'Ambitious' plan unveiled for Miami's Little Havana neighborhood
Miami's mayor describes revitalization plan as road map forward
MIAMI – A revitalization plan that addresses urban planning, architectural design and historic preservation in Miami's Little Havana neighborhood was released Tuesday.
"What I like about the report is that it's very realistic. It's very practical. A lot of it has to do with zoning changes, which we can do with a stroke of a pen," said Miami Mayor Francis Suarez, who described the plan as the most comprehensive he has even seen when it comes to preserving the character and uniqueness of Little Havana.
Renderings from Plusurbia Design, a local planning firm, showed plans for 553 acres in East Little Havana, with an emphasis on the areas along the Miami River.
The plan's major findings address the neighborhood's identity, mobility, community building and nature.
In 2015, the National Trust for Historic Preservation listed Little Havana as one of the most endangered neighborhoods in America.
"Little Havana is the heart and soul of Miami. It is also a longstanding symbol of the immigrant experience and one of the most essential places in America," said Robert Nieweg, senior field director and attorney at the National Trust for Historic Preservation. "But there is no denying that this important place is also facing a range of threats, and its residents confront significant challenges on a daily basis, from sub-standard housing to poor transportation options to a lack of green space."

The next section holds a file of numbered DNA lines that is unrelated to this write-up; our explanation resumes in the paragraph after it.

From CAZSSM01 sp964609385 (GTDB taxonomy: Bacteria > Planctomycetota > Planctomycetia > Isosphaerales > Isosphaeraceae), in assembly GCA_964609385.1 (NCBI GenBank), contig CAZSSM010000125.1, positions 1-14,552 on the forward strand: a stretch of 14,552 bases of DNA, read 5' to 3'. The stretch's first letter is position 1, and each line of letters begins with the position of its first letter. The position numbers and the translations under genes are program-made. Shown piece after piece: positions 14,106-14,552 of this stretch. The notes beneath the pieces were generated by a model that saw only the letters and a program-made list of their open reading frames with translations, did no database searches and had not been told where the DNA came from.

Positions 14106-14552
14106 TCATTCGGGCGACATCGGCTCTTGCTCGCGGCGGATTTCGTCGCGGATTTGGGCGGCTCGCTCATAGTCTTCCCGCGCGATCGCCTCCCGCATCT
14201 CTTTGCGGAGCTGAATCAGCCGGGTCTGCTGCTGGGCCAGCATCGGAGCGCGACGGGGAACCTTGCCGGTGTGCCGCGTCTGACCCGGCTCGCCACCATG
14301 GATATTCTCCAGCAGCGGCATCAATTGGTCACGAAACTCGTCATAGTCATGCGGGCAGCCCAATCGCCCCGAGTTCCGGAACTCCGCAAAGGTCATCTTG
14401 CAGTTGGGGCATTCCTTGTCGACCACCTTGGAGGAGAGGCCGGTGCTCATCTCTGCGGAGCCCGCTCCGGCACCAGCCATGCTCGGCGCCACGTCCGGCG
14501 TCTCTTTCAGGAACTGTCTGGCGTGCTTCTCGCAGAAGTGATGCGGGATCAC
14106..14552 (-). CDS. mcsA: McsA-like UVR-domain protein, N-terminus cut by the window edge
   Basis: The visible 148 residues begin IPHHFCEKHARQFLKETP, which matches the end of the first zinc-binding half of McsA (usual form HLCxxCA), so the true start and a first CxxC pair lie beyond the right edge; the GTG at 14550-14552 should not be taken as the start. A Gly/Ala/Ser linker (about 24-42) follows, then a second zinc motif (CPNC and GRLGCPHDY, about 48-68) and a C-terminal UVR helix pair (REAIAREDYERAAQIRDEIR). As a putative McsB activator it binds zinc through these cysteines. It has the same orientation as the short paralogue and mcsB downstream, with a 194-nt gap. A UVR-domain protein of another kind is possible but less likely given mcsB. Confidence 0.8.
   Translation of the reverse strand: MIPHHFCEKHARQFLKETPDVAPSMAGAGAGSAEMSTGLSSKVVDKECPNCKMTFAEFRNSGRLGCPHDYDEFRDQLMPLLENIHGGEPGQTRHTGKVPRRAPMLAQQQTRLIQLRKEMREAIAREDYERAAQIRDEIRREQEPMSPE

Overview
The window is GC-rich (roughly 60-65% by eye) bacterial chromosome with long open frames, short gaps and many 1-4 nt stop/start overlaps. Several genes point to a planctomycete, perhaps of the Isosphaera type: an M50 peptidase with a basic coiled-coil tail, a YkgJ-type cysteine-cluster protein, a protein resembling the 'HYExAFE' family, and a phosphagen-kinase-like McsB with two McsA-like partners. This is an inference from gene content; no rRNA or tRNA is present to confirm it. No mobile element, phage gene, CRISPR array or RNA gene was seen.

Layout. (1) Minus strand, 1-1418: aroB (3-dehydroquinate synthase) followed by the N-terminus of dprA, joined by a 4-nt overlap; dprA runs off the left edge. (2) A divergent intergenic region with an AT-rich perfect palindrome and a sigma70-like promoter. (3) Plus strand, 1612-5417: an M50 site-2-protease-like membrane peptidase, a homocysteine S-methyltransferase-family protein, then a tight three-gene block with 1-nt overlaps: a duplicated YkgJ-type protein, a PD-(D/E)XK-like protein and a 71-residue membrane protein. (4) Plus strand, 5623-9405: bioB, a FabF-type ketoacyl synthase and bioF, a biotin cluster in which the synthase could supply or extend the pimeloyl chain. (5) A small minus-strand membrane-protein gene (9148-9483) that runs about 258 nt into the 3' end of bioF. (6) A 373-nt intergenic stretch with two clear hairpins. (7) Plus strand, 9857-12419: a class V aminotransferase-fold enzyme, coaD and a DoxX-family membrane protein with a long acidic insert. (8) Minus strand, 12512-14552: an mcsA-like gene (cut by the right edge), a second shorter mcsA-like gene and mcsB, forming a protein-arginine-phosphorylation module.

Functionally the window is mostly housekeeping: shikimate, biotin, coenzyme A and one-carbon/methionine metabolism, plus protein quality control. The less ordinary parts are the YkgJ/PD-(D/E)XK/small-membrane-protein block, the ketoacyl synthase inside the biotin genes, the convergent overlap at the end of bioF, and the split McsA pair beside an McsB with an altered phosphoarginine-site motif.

Big development, like in Brickell, has encroached on the historic neighborhood, affecting home prices and rent.
"We want to make sure that our neighborhoods are resilient. We want to make sure that we can keep our residents here and that our residents never have to leave," Suarez said.
In 2017, the National Trust for Historic Preservation and other civic and nonprofit organizations started working together with around 2,700 neighborhood residents on ways to retain the things that make Little Havana one of America's most beloved neighborhoods.
"It's not overwhelming. It's not massive. It's not going to overwhelm the properties that are here, but we do need supply," Suarez said about the current housing situation in the neighborhood.
Click here to view the full Little Havana revitalization plan.
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